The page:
In the wake of the brutal beating of Giants fan Bryan Stow in the parking lot of Dodger Stadium on Opening Day, the Dodgers have hired former Los Angeles police chief William Bratton — who is now a private security consultant — to assess the team’s security policies.
If this increases security at Dodgers games, great. But since the attack on Stow, more and more people — including one Los Angeles country official who said in this report that going to games at Dodger Stadium has “become very, very scary” — have been coming out of the woodwork to talk about how everyone has known that the security situation at Dodgers Stadium has been a mess for years, with fights routinely happening in the stands and parking lots. I was unsure about it myself and asked readers to weigh in earlier this week, and the response from those who go to Dodger Stadium with some degree of frequency was that, yeah, it has been a mess for a while.
Stow is still in a coma. He had a part of his skull removed to reduce swelling. He likely has brain damage. It’s a shame that it took this, given what people seem to have known for a while about the environment at Dodgers games, for the team to review its security.
The entire Marlins roster will wear the number 16 on the backs of their uniforms in remembrance of pitcher Jose Fernandez, who died in a boating accident on Sunday morning. After that? “No one will wear No. 16 for the Marlins again,” team owner Jeffrey Loria said on Monday evening, as Tyler Kepner of the New York Times reports.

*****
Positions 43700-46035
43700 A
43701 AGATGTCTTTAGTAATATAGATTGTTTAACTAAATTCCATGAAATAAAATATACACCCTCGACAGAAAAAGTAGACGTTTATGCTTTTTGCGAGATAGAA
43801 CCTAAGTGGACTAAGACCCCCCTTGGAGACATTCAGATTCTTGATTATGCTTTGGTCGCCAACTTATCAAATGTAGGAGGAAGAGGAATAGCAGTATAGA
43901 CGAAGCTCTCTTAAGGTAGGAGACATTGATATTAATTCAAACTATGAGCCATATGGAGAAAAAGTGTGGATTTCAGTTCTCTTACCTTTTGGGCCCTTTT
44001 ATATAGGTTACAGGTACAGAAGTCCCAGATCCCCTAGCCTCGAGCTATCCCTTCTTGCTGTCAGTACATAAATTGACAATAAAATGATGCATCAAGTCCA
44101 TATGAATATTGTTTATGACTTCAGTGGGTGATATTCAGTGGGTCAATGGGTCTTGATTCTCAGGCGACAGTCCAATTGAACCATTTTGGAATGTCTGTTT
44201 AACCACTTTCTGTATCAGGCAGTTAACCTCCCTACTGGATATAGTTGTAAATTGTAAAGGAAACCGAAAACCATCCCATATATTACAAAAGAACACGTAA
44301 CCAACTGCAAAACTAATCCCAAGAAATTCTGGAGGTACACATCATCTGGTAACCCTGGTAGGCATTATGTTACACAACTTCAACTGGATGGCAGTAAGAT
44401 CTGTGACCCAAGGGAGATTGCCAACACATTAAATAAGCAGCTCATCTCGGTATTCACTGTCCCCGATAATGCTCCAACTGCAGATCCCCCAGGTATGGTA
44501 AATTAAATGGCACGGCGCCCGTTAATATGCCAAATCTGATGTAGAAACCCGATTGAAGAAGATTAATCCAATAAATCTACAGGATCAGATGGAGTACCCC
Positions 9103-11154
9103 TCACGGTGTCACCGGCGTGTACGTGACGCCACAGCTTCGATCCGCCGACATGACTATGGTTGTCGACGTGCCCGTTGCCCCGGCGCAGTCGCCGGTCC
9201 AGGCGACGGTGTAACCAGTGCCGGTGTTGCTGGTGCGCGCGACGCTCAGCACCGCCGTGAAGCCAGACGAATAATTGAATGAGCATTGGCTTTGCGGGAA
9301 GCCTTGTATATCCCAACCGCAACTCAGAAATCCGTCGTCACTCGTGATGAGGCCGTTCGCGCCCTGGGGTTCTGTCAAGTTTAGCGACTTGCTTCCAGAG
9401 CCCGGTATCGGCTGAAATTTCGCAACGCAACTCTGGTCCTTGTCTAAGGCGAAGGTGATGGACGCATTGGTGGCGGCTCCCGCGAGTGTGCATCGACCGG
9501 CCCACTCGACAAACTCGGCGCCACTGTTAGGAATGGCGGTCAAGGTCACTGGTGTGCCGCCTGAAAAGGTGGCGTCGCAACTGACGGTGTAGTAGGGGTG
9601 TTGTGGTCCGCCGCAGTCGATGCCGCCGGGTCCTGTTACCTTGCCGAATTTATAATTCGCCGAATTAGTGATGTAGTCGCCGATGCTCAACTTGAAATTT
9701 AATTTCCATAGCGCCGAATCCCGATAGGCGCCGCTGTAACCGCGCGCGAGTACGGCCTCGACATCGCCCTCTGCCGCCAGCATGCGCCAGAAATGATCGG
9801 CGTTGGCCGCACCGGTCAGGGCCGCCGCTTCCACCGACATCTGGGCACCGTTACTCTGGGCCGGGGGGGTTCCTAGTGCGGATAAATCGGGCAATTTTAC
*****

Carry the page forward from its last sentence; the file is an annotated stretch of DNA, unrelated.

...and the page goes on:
Though Fernandez only pitched parts of four seasons for the Marlins, he already ranks fifth in career WAR in club history, according to Baseball Reference. He also owns the best career winning percentage as well as the second-lowest single-season ERA (2.19 in 2013) and the second-lowest single-season WHIP (0.979 in 2013). Fernandez was already one of the best pitchers in Marlins history and was on his way to becoming a perennial All-Star, if not a Hall of Famer.
Then add to that his outstanding personality and what he meant both to the Marlins organization and to the city of Miami. Loria has gotten a lot of criticism over the years, but he nailed it with this decision.
As Craig mentioned earlier, the Marlins will all wear No. 16 jerseys to honor pitcher Jose Fernandez, who tragically died in a boating accident on Sunday morning. It’s a fitting tribute as the Marlins return to the playing field after Sunday’s game was cancelled.
We don’t often hear about the behind-the-scenes stuff that goes on during these special circumstances. As Clark Spencer of the Miami Herald reports, workers at the Majestic manufacturing facility in Easton, PA — about two hours north of Philadelphia — stayed up all night Sunday night into Monday morning in order to make those custom No. 16 jerseys for the Marlins. They were shipped via air so they would arrive in time for the game tonight.
FanGraphs writer Eric Longenhagen notes how hard those Majestic employees work — often for low pay :
Kudos to Majestic for making a concerted effort to help the Marlins out in their time of need.